It's become an annual tradition on Hoosier History Live: a show that shares the stories of Hoosiers who served in - or whose lives were altered by -what many historians have described as "the most significant and influential event of the 20th Century."

Almost all veterans of World War II are more than 90 years old now, so first-hand accounts are dwindling of the global conflict in which the roles of Hoosiers ranged from combat pilots and gunners on battleships to nurses and medics.

For this show, Nelson's guests will include a 93-year-old South Bend native who went from being a basketball star at South Bend Central High School to an Army Air Force radio operator on a B-24 bomber plane that flew combat missions over Italy. A few months ago, Jim Powers flew in a bomber plane again for the first time in more than 75 years as part of a Wings over Indy program that salutes veterans.

Ron May"Every day when we got back [from combat missions], the mechanics patched the holes in our plane from the flak fire," Jim is quoted as saying in a new book, Our Service Our Stories, Vol. 2.

Ron May is the author of the book, which tells the harrowing World War II experiences of 26 veterans who live in Indiana. Ron is a chaplain who serves a retirement community in Zionsville where Jim Powers lives today; he will join him as a studio guest for this show.

So will an author of another new anthology that features interviews with Word War II veterans. Kayleen Reusser, whose third book of veterans' stories is titled We Gave Our Best, is an author based in Bluffton in northeastern Indiana. The new book features the personal narratives of 34 veterans from several branches of the military, including both men and women who served. Kayleen also has accompanied Hoosier veterans on an Honor Flight of Northeast Indiana trip to Washington DC.

Kayleen ReusserDuring our show, Jim Powers will describe a mission in which his B-24 had to make a crash landing; Jim and other crew members were missing in action for two days.

After the war, Jim Powers became an outstanding high school coach and was inducted into the Indiana Basketball Hall of Fame.

At South Bend Central, he was mentored by a future legend: Coach John Wooden, then near the beginning of his spectacular career. In fact, Jim Powers was among the guests on a Hoosier History Live show in 2014 that explored the life of Coach Wooden. Jim Powers did not talk of his World War II experiences during that interview.

Authors Ron May and Kayleen Reusser also have been guests on previous shows. For those programs - in 2016 and 2015, respectively - they also were accompanied by veterans over age 90.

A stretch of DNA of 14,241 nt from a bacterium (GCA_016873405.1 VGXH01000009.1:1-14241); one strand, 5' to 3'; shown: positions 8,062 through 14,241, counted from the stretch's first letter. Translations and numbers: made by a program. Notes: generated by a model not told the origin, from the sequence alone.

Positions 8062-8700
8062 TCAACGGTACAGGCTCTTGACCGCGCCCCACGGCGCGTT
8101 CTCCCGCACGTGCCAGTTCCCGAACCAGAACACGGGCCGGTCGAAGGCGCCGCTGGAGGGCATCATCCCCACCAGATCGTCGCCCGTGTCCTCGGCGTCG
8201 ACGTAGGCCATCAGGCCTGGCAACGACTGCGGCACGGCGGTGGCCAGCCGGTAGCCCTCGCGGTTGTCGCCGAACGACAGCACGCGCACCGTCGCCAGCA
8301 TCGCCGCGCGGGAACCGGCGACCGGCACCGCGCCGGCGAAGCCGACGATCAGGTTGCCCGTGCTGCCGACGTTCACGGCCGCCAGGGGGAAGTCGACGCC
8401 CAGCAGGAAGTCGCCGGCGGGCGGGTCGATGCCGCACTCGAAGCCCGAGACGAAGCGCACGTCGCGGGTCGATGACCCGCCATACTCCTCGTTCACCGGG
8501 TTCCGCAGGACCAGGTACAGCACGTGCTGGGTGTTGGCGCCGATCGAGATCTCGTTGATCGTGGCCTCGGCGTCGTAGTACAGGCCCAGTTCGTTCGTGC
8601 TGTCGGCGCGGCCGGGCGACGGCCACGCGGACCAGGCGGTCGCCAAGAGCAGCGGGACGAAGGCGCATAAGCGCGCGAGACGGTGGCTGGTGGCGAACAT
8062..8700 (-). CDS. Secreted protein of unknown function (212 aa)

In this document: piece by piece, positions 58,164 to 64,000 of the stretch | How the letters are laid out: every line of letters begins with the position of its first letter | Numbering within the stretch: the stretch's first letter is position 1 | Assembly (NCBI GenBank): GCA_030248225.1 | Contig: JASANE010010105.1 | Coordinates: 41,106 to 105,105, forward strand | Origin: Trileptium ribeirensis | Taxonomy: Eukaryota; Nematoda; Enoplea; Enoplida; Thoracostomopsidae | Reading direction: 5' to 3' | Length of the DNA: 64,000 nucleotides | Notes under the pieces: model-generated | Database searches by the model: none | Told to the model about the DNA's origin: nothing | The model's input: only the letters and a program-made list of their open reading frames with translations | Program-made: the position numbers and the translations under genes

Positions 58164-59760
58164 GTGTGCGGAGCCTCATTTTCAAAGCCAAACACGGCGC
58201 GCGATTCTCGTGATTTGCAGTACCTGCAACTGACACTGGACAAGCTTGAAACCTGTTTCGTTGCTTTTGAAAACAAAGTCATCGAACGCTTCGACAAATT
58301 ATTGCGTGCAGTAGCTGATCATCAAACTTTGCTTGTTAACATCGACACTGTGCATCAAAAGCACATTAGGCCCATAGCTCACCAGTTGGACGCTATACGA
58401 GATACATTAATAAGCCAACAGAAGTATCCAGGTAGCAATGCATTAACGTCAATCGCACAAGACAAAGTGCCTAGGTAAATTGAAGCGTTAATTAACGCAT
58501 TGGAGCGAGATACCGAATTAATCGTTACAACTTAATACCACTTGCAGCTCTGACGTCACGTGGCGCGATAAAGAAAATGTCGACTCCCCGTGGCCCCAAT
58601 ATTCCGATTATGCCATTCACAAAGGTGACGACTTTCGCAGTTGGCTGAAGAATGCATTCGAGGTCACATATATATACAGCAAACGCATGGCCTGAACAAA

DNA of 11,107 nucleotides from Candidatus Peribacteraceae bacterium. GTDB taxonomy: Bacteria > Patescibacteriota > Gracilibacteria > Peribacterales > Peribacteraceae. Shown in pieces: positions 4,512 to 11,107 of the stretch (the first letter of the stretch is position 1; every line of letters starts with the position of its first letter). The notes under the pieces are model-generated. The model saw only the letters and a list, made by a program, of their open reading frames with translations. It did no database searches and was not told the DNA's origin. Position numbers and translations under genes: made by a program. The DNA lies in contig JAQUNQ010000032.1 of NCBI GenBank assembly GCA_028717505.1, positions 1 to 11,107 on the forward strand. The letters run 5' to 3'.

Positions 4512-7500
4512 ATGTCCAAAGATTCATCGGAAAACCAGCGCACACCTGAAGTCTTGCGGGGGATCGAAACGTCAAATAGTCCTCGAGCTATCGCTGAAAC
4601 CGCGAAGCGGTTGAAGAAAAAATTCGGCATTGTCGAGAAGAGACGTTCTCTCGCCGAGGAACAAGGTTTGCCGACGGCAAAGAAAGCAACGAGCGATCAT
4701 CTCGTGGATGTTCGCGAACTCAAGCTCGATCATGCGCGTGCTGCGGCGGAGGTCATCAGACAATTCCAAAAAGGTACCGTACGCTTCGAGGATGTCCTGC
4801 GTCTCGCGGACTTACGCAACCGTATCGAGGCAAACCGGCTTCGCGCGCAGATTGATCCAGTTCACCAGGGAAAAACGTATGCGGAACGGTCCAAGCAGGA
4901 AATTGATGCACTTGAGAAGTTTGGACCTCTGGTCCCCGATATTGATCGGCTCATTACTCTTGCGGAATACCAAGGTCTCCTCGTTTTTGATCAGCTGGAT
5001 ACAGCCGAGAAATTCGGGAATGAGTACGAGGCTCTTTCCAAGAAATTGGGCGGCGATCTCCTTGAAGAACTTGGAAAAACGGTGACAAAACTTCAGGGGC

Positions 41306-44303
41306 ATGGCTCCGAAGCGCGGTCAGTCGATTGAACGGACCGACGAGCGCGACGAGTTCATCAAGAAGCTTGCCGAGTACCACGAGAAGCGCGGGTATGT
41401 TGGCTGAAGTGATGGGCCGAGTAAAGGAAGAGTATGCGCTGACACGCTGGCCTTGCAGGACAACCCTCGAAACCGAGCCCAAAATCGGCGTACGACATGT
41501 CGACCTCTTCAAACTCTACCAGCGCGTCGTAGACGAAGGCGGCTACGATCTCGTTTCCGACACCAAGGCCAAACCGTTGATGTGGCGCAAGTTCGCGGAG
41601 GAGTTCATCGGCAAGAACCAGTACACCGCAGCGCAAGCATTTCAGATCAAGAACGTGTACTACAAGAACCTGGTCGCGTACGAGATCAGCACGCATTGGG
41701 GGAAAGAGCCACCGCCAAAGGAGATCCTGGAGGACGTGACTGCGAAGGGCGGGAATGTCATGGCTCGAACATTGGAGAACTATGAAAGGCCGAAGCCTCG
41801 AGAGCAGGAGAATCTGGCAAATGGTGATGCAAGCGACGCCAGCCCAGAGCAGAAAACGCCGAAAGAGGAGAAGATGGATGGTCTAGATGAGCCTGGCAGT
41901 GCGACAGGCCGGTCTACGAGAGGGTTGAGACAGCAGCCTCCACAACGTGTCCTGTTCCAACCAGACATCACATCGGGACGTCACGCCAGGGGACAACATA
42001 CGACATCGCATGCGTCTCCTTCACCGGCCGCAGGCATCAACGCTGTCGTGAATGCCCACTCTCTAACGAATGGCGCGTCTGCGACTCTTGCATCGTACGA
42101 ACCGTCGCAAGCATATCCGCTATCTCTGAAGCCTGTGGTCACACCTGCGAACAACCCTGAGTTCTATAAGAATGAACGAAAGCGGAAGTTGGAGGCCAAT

Feedback from our sponsors

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August 2018

 

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- Mark Dill, owner, FirstSuperSpeedway.com
July 2018

 

Shows, we got shows

We have more than 470 Hoosier History Live radio shows completed, as a matter of fact. We certainly welcome underwriting support to get more of our show audio online. Let's help support the hardworking Hoosiers who do the writing and editing for Hoosier History Live!

No one else is doing anything quite like what we're doing. We are the nation's only live call-in radio program about history. We offer a permanent and growing archive of quality content, available for sponsorship opportunities.

If you are interested in becoming a sponsor of Hoosier History Live, click here or call Molly Head at (317) 927-9101 for more info.

What people are saying about Hoosier History Live

"Hoosier History Live does more to promote Indiana history than does any single source."

Andrea Neal, Indianapolis author and educator

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Judy O'Bannon, civic leader and public broadcasting producer

"The folks at Hoosier History Live are able to find great stories and the people to tell them - people and stories that you seldom hear on the national air."

Dr. James H. Madison, author and Indiana University history professor

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Glynis Worley, rural Bartholomew County listener

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James Still, playwright in residence, Indiana Repertory Theatre

"Hoosier History Live is a fantastic opportunity for people to not only learn about history, but also become a part of the conversation. Much like our mission, the telling of Indiana's stories, Nelson and his guests wonderfully connect people to the past!"

John Herbst
President and CEO, Indiana Historical Society

"The links on the Friday Hoosier History Live enewsletter are a great way to learn more about history, and from a variety of sources."

Jill Ditmire
Omni Media Specialist

"Distilling life experience into stories is an art. Telling stories of life experience for Hoosiers past and present will shape the lives of young people and enrich the lives of all in our state. Mr. Nelson Price brings alive the life experience of notable Hoosiers in Hoosier History Live."

David T. Wong, Ph.D., President
DT Wong Consulting, LLC
Former Lilly research scientist who developed Prozac

"Nelson Price, more than anyone I know, infuses joy into the pursuit of history. And that joy rings out loud and clear on the radio show, Hoosier History Live."

Marsh Davis
President, Indiana Landmarks

"No, I haven't heard of another call-in talk radio show about history. Our airwaves are now full of the worst vitriol! Give me the phone number for the show. I want to call in!"

Ken Burns, speaking at a preview of his film "The War" at Indianapolis Hebrew Congregation, April 18, 2007